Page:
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Perdue Farms now selling recycled poultry manure as fertilizer

Perdue Farms now selling recycled poultry manure as fertilizer

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WILMINGTON, Del. — The company that pioneered brand-name chicken — Perdue Farms — is now trying to work similar magic with a less-appetizing end of the poultry industry: the mixture of woodchips and manure called litter.

For 10 years, Perdue, in partnership with Missouri-based AgriRecycle Inc., has operated a plant that takes raw poultry litter, screens it, dries it and heats it to kill off pathogens. The result is an organic-certified fertilizer that is sold to homeowners, farmers and golf course and landscape managers.

With $44 million invested so far, the company has yet to make money, said Steve Schwalb, vice president of environmental sustainability for Perdue Farms.

“We’re not making money today,” he said. “But we will make money. … We’re good marketers.”

The $12 million facility opened just south of Seaford in 2001, with a $1 million grant from the state. Delaware officials pledged an additional $2 million. Improvements and operating costs over the years have increased the company’s investment. Schwalb said Perdue is in the manure-recycling business for the long haul.

“We’re not going anywhere,” he said.

The plant was constructed at a critical time for area farm families. Delaware and Maryland had passed laws aimed at curbing nutrient runoff into creeks, rivers and bays. Farmers were required to develop plans for how they would handle nutrients — found in commercial fertilizers and animal waste — on their land.

In addition, researchers in both states had concluded that years of using poultry manure as a fertilizer had overly enriched some fields with phosphorus.

Poultry litter naturally contains about the same amounts of nitrogen and phosphorus, but crops such as corn typically use all of the nitrogen and leave as much as three-quarters of the phosphorus in the soil. Over time, the phosphorus built up in some soils. The buildup can increase the risk of nutrient pollution in nearby streams and waterways. Phosphorus typically binds to soil particles, but chemical reactions and soil erosion can cause it to reach ditches and waterways.

Perdue growers were already using a feed additive that reduced the amount of phosphorus in chicken manure. But scientists, state regulators and company officials agreed that better manure management was also needed.

When the state nutrient management law was adopted, the statewide surplus of phosphorus compounds in the soil was estimated at about 40 pounds per acre a year. Some farmers didn’t have space to spread manure. Others had soils that were so rich in phosphorus that they were limited in how much they could spread.

Bill Brown lives on 50 acres near Hurlock, Md. He and his wife operate seven chicken houses and typically have flocks totaling 235,000 birds.

“I am not a crop farmer,” he said.

Because of space limits on the farm, Brown said, he depends on a third party to use his manure. His contract with Perdue AgriRecycle is a good fit with his operation. The company provides a clean-out service for his poultry houses at no charge and covers the cost of transporting the litter to the AgriRecycle plant 27 miles away. In exchange, the company gets the nutrients.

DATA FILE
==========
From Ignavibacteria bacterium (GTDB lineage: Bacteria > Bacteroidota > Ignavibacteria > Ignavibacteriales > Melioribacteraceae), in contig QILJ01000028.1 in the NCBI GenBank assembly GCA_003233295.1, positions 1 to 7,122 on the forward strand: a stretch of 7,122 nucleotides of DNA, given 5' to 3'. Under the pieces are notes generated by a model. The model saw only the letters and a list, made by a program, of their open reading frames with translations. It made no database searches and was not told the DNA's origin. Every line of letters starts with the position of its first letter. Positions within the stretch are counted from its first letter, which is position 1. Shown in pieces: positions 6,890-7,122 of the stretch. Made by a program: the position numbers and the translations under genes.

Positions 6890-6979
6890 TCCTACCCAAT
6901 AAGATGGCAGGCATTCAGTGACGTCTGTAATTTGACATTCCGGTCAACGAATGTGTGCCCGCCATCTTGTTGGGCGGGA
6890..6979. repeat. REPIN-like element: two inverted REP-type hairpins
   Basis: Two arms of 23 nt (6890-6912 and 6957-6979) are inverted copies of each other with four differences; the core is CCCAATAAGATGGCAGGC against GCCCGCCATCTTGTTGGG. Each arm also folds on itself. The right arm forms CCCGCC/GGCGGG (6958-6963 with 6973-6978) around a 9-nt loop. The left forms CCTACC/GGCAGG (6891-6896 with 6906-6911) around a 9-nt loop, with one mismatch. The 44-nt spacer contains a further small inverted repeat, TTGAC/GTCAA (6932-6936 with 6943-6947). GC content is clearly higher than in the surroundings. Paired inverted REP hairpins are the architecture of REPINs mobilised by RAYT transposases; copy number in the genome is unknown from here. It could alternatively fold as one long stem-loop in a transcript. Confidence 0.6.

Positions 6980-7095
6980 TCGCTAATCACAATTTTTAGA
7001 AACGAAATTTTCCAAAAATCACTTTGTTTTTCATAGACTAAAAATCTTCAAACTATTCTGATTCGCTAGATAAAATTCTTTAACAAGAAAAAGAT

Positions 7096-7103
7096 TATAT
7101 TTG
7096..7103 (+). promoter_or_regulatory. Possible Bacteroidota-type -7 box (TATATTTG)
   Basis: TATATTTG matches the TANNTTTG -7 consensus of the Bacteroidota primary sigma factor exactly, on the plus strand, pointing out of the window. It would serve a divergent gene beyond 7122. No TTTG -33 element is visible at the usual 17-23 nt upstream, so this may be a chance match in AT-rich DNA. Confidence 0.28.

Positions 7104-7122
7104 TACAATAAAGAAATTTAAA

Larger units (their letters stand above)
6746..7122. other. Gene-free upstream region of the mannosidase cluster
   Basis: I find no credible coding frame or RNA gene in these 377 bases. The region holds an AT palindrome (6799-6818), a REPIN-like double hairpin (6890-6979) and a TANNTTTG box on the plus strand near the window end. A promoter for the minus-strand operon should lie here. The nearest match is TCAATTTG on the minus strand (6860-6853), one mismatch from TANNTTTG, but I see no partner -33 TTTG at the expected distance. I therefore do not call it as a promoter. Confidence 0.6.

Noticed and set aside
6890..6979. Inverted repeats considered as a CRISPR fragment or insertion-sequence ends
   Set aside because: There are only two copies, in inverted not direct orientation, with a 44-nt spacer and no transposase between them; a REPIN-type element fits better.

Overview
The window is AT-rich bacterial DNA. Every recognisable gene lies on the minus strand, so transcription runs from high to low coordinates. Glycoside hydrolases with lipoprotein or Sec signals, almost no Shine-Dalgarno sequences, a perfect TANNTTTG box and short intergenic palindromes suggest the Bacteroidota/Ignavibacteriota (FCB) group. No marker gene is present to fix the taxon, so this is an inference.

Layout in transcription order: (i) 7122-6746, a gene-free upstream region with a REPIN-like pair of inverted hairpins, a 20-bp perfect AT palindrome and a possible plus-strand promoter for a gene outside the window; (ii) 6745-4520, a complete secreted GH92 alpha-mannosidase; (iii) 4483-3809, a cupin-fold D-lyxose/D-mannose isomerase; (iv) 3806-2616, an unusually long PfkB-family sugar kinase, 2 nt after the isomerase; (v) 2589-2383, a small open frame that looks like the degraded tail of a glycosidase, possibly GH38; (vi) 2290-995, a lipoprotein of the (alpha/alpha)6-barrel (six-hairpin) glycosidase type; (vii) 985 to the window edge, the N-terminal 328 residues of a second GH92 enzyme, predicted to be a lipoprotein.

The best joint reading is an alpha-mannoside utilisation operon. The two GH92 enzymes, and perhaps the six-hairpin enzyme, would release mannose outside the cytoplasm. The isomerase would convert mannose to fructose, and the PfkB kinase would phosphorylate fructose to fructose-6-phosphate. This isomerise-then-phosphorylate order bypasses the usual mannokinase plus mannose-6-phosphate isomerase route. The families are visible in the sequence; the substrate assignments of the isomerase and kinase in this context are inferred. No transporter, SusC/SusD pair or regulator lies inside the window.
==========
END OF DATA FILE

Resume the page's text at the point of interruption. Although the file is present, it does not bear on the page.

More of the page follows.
Last year, 56,000 tons of poultry manure from Delaware farms went to Perdue AgriRecycle and another 20,684 tons were sent to farms out of state for land application. By 2008, the state’s nitrogen-to-phosphorus ratio was in balance, according to studies by the University of Delaware.

“We’re seeing a trend,” said Larry Towle, the state’s Nutrient Management Administrator. “There is no increase and there is a slight decrease.”

In all, Perdue AgriRecycle takes about 80,000 tons of litter each year and produces 50,000 to 55,000 tons of finished product, said Steve Lester, the plant manager. About 160 farmers in the region take advantage of the recycling operation, he said.

Delaware agriculture officials spent about $500,000 in 2008 to help Perdue offset transportation costs of getting Delaware manure to the recycling facility. Part of that money also goes to offset the costs of moving manure out of the Chesapeake Bay watershed, Towle said.

When the plant opened, company officials originally thought they would have a big market for the processed poultry manure in the Midwest. They even located near a rail line to make bulk shipping of the processed manure more economical.

But the market wasn’t as strong as officials had expected. So Perdue officials worked to get their products certified as organic. Once that happened, they saw the home and garden market grow.

The organic litter is marketed by several companies and is identifiable because “it will say poultry litter on the bag,” Schwalb said. The plant makes several variations on the poultry litter product. But all get the same initial treatment.

The litter is screened and sifted, and goes through dryers — a high-heat cycle to kill any pathogens — then through grinders. Sometimes, the treated litter also goes through a pelletizing machine to produce a slow-release fertilizer.

The ground and screened products are sorted and are sold for use in the home gardening, landscaping and golf course industries. The pelletized manure often is used on farms.

Schwalb said the end products give users something with a consistent application and nutrient rate.

“The evolution of this business is, what does the fertilizer customer need?” he said. “This is an alternative to chemical fertilizer.”

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